Bangladesh’s emergence as a nation in 1971 came at the cost of three million people dead, a quarter of a million women and girls raped, ten million people fled to India, and thirty million people forced to flee their homes.
Pakistan was made up of a province on the west side of India (former Punjab et al.) and on the east side of India (former East Bengal). The army was manned and commanded by people from West Pakistan. Elections for a Constitutional Assembly were held in Pakistan in December 1970. The East Pakistan based Awami League won an outright majority of seats in this Assembly, and planned to write a constitution that would give the majority population of East Pakistan political control of the country. On the evening of March 25, 1971, the military and political elite of West Pakistan with malice aforethought loosed the Army of Pakistan (manned and commanded by West Pakistanis) on the Bengali population of East Pakistan to emasculate the Awami League as a political opponent, to rid the province of East Pakistan of its Hindu population of 10 million persons, and to terrorize the civilian population into complete and permanent submission. This plan of intimidation, brutalization, and extermination of any Bengali who would not accept West Pakistani superiority continued until the West Pakistan military capitulated to the Indian Army on December 16, 1971.
Particularly at risk were known Awami League politicians and their supporters, most of whom, however, went into hiding in the countryside or escaped to India. The armed security and police forces manned by Bengalis were an early target, but many of these also escaped with their weapons to return as guerrillas. Bengali students, professors, and intellectuals were summarily executed. The West Pakistan Army was particularly intent on killing every single Hindu they could find. Slum and squatter areas of the major cities and towns were also obliterated with all their occupants.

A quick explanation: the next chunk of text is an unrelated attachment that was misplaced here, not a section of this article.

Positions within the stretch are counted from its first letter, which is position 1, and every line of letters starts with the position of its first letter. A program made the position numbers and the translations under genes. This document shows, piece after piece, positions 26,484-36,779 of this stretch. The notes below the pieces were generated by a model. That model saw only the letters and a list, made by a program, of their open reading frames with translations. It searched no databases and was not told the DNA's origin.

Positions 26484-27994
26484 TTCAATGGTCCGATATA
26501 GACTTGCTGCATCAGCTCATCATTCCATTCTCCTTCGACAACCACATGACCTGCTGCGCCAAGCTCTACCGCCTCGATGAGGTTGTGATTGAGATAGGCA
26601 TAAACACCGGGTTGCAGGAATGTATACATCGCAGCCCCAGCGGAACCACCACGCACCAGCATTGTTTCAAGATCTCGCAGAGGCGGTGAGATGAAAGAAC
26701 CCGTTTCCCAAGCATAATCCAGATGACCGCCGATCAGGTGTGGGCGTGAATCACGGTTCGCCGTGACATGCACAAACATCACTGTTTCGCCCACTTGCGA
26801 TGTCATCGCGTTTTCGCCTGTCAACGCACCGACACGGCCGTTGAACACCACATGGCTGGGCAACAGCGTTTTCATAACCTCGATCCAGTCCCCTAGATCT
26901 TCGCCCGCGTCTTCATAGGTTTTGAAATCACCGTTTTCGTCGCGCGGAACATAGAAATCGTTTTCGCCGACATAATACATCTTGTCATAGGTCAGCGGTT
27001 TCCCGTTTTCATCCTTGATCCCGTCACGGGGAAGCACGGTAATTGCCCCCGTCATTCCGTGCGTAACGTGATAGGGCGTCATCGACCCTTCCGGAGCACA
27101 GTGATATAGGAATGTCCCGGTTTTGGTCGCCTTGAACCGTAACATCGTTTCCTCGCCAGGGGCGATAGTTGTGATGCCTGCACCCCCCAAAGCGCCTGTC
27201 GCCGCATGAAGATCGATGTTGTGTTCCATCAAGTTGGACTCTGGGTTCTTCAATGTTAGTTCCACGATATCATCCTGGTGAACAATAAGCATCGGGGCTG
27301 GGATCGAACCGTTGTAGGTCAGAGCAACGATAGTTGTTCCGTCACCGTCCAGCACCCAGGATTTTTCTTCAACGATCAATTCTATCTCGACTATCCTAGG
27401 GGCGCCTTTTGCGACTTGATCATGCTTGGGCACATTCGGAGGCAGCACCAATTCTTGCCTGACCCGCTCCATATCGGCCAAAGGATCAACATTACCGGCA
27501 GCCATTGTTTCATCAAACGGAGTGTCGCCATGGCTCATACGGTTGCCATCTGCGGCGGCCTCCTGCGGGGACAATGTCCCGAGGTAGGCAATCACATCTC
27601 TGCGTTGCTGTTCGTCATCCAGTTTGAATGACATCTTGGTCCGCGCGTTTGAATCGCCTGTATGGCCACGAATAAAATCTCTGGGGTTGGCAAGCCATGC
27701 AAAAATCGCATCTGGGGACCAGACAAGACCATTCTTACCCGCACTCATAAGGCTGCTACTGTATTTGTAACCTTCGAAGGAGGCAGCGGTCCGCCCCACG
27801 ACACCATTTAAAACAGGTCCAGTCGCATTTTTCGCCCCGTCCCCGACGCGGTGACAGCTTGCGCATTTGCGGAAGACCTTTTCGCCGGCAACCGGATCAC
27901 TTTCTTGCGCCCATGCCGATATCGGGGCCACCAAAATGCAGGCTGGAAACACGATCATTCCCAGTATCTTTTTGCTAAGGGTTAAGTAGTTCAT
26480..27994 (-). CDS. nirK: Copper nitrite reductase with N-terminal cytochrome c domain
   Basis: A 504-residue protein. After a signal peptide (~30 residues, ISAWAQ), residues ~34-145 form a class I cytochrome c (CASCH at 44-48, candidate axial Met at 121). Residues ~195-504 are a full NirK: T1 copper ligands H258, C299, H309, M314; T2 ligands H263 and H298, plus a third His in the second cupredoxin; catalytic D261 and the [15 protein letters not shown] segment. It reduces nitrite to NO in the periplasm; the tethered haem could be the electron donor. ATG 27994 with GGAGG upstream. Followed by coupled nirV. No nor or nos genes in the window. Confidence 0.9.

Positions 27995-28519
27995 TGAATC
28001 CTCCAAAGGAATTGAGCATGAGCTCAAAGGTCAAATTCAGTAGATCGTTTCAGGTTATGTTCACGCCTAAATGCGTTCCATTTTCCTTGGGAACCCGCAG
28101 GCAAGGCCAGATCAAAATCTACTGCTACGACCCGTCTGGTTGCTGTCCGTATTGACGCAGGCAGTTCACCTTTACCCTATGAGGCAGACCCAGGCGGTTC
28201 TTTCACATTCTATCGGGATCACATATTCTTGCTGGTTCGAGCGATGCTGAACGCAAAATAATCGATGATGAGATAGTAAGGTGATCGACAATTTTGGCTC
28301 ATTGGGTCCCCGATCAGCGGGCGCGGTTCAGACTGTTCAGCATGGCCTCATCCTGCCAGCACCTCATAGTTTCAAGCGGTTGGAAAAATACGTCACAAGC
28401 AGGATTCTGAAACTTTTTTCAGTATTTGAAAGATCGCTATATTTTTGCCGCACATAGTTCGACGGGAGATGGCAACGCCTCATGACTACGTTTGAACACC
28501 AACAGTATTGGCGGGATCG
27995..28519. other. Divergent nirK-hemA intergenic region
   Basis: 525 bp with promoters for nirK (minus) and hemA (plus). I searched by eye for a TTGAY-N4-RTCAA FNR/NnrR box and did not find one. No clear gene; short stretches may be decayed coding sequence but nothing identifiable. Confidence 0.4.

All able-bodied young Bengali men were considered freedom fighters. Early on, they were routinely rounded up, tortured, and killed. Very quickly, however, they fled the cities and towns for the guerrilla camps in the countryside and in India. The Army of West Pakistan turned its fury on the women and girls left behind. Girls and women were publicly raped in front of their family members. They were routinely abducted to special camps near army barracks to be gang-raped, brutalized, and killed, or to live with the eternal shame of their violation. Many committed suicide.
As the Bengali guerrilla campaign became more effective against the West Pakistan Army, the Army undertook